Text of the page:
During the midterm elections of 2010, President Barack Obama invited members of the U.S. House, then controlled by Democrats, to join him on a plank hovering above shark infested waters. They did so and lost the House. The loss was substantial. Regaining control of the House they had lost in 2006, Republicans picked up a net total of 63 seats, the greatest party loss for Democrats in a House midterm election since 1938. In yet another off year election, Democrats have now lost the Senate in what some are calling a Republican sweep.
It is almost impossible to overstate the triumph of Republicans in the 2014 midterm elections. Republicans recaptured the U.S. Senate. There are now Republican governors in Illinois, President Barack Obama’s old stomping grounds, and in Massachusetts, formerly called by nutmeggers Taxachussets. Connecticut has far outpaced Massachusetts in taxation. Governor Dannel Malloy’s quarrels with New Jersey Governor Chris Christy are legendary. Now Mr. Malloy has a new Republican governor in Massachusetts to disparage. The Republican tsunami has left Democrats at their weakest point in state legislatures since 1920. Republicans captured new majorities in the West Virginia House, the Nevada Assembly and Senate, the New Hampshire House, the Minnesota House and the New York Senate.
When the new U.S. Senate convenes in January, Connecticut’s Dick Blumenthal and Chris Murphy will take their seats in a chamber controlled by Republicans and presided over by Mitch McConnell rather than Democratic obstructionist Harry Reid. Once the Reid logjam has been flushed away, the people’s business again may flow unimpeded through a Congress both Houses of which will be dominated by Republicans. Progressive Democrats are rather hoping that the barriers will be re-erected outside the White House. Mr. Obama still has a pen, a phone, a veto and a will stoked in the progressive fires of the last century. A much diminished Blumenthal will lose to Republicans his chairmanship positions on at least three Senate subcommittees: Judiciary, Armed Services and Commerce, Science, and Transportation. Mr. Murphy will surrender his chairmanship of the Subcommittee on European Affairs to some deserving Republican.
The principal lesson to be learned from all this is: If you want to fly around the political sun, you had best be propelled by other than wax wings.
Democrats – even in true blue states – had begun erecting a ten foot pole between themselves and some of President Barack Obama’s more fanciful policies well in advance of the general election. In Connecticut, a progressive backwater, Mr. Obama was greeted warmly by progressive Governor Dannel Malloy, but in most other states he was told by jittery Democrats to remain in the White House while elections were in process; better still, why not go golfing? Mr. Obama was shunned by Congresswoman Elizabeth Esty, who allowed she would greet the president when he appeared in Connecticut only if he wandered through her district, the volatile 5th Congressional District that Ms. Esty, after a mudslinging campaign, won by a whisker.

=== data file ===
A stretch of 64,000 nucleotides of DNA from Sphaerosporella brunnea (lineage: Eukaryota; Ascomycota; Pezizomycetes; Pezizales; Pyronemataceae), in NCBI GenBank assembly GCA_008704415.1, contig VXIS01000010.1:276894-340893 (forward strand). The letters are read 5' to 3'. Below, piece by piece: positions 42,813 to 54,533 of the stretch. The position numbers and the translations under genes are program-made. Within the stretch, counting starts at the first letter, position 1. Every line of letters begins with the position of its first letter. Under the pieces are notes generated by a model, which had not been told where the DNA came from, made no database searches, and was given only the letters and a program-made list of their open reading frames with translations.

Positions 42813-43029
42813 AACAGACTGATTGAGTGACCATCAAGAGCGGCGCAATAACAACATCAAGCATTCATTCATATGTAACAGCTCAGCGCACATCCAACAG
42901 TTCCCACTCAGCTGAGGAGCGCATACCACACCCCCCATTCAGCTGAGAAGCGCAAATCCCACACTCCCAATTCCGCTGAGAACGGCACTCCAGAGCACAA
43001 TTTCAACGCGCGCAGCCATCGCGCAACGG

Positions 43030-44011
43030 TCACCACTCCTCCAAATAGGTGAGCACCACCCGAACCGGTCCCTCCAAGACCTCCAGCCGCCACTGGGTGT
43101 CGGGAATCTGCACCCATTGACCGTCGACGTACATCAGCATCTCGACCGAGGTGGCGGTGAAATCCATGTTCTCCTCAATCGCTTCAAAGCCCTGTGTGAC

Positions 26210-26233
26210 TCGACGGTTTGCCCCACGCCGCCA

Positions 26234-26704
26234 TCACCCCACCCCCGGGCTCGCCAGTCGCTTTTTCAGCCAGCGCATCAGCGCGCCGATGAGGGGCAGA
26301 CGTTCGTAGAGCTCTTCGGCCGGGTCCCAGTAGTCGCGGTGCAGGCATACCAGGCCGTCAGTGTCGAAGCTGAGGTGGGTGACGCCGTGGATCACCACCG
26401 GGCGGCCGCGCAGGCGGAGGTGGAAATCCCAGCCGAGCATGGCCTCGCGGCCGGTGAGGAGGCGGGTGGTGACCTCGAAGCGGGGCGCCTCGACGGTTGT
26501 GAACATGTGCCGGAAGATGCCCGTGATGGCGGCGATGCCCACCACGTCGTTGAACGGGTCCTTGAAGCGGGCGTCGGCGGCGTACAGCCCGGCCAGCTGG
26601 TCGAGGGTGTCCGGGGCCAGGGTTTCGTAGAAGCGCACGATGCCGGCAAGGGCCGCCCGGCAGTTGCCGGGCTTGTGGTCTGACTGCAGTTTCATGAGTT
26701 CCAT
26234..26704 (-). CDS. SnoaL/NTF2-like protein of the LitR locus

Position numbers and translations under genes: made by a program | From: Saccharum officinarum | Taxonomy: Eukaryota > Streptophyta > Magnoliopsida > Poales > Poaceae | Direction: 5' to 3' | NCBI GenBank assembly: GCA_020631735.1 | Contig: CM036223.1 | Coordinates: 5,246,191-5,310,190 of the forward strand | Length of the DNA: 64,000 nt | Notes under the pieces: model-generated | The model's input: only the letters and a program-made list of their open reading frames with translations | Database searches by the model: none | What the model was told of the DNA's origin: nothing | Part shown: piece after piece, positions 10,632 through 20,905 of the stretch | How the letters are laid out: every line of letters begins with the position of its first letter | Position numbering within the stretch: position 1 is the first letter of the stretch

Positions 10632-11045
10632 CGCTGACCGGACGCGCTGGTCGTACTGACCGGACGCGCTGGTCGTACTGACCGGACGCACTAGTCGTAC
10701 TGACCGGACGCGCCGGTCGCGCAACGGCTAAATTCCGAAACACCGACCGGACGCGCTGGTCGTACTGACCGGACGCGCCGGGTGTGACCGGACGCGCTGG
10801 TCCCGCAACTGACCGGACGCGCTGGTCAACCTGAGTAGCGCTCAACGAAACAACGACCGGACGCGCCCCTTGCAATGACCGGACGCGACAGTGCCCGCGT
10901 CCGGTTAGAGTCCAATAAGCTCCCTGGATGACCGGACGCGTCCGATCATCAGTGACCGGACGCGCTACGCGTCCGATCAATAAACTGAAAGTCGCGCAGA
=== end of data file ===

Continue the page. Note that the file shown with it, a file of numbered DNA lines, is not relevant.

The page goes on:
Here in Connecticut, Republicans captured 10 seats in the state House, a gentle reminder to dominant Democrats in the General Assembly that they should not with impunity ignore the lesson brought home by the larger national election, a stunning rebuke to resurgent progressivism the central tenant of which touches on the purpose of government itself: In the progressive view, government exists to reform everything but government. If Connecticut Republicans had brought in only 1,890 more votes, they might have taken over the House.
Capital Bureau Chief for the Hartford Courant Chris Keating attributed Democratic losses in the House in part to the draconian gun law legislation passed after the mass murder of school children at Sandy Hook Elementary School, a bill that figured prominently in Democratic campaigns. The gun law was supposed to bring in Democratic votes; it had the opposite effect, which should not have surprised thoughtful non-partisan reporters. Gun purchases in Connecticut spiked dramatically following the mass murders in Cheshire and Sandy Hook because householders who lived more than twenty minutes away from central police stations knew that a call to police would not have deterred violent criminals bent on mayhem. They bought guns to keep their families safe.
Of the three true-blue states left untouched by the national Republican tsunami, the other two being Hawaii and Delaware, Connecticut may be the truest and bluest. Whether the Connecticut Icarus will continue its course towards the progressive sun will depend upon the hubris of its governor and the thoughtlessness of its legislature, both of which are animated by the progressive afflatus.